So wherever you are, Gary Rajsich, Junior Ortiz, Ronn Reynolds, Mike Howard, and Scott Holman, we salute you, along with the other, more recognizable members of the 1983 team, and we thank you for a season's worth of Metmorable moments.

The Mets fan who likes silver knows...If you were going to pick the dullest team in Mets history, top honors would probably go to the 2003 team. That squad had seven last at-bat wins, fewest in any season in Mets history.

Comments

Popular posts from this blog

Cliff Notes

Alright, so it's 2 days later and the challenge for me now, after reading through about a dozen game stories and listening to talk radio, is to provide a fresh perspective on walk-off #324. If you're going to be a serious reader of this blog, you know what happened already, so let's look at what made this particular walk-off stand out. It would seem that the place to start is with the idea that everything broke just right on both sides of the ball. Particularly, I'm talking about Carlos Beltran's catch in the 7th inning, where he went over the center field fence to rob Jose Molina of a home run. Every no-hitter seems to have one defensive gem that makes it possible and perhaps that's true of great walk-off moments as well (We'll be looking into that!) Marlon Anderson's home run required a remarkable combination of events. It was only the sixth inside-the-park home run at Shea Stadium by a Met and the first since Darryl Strawberry in 1989. It required t

Walk-Offs in Movies, TV, and Other Places

Note: I'm leaving this post up through the end of the week, a) because I don't have time to pump out something new and b)because I was hoping to build a really good list of entertainment industry walk-offs...so if you're looking for something new, check back on Monday or so... Of course, if there's a major trade or move, I'll adjust and try to post something... In the meantime, click on the "Table of Contents" link as well. It has been updated. SPOILER ALERT: Read at your own risk Caught the ending of "A League of Their Own" on one of the movie channels the other day and it got me to thinking that it would be fun to compile a list of walk-offs from movies, television, and other forms of entertainment. Here's the start, and only the start, as I spent about 30 minutes or so thinking it over Help me fill in the blanks by filling out the comments section. "A League of Their Own"-- Racine beats Rockford for the All-American Girls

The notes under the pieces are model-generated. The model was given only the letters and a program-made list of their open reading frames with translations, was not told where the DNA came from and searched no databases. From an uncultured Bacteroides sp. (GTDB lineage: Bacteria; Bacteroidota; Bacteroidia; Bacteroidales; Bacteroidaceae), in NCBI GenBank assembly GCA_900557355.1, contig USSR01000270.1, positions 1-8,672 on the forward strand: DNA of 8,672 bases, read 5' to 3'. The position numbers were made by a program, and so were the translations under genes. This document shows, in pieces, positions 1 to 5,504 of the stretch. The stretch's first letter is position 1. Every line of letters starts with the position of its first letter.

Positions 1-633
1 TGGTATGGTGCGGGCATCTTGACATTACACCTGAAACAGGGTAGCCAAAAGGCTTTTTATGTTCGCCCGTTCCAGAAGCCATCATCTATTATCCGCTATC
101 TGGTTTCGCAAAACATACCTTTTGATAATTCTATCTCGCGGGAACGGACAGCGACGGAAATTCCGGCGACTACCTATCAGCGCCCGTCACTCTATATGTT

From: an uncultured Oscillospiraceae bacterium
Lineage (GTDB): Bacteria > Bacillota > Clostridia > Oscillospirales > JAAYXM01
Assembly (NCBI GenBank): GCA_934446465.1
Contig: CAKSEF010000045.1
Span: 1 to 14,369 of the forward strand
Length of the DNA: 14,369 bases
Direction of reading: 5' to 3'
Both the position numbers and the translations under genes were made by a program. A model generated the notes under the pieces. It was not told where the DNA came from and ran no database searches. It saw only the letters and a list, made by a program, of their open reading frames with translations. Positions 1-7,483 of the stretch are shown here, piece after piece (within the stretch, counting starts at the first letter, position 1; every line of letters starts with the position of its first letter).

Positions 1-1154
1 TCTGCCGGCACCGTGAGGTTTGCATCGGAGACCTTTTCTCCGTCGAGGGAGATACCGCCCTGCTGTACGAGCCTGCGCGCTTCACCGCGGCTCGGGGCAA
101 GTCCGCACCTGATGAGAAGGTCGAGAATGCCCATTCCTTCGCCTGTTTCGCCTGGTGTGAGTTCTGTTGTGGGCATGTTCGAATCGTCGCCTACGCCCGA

The greatness and the frustration of Nolan Ryan the Met

I was looking over dominant pitching versus opponents and over various stretches in Mets history and came upon one I found interesting. In his first six starts in 1971, Nolan Ryan went 5-1 with an 0.77 ERA. In 46 2/3 innings, he allowed 19 hits and struck out 47. Opponents hit .121 and slugged .172 against him. And oh yes, he walked 37 batters (!), or more than 7 per 9 innings. As you go back through those six starts, you can see both the brilliance and the frustration that eventually led to Ryan’s departure in one of the worst trades in baseball history. April 29 at Cardinals – 6 IP, 0 R, 2 H, 5 K, 8 BB Ryan’s first start of the season was 7-0 win over the Cardinals that completed a four-game sweep, though it wasn’t the most artful of efforts. Ryan walked eight, but held the Cardinals to only two hits. That included the thwarting of Joe Torre’s season-opening 22-game hitting streak. Torre would go on to win the MVP. The big moment in the game came with the score 1-0 in the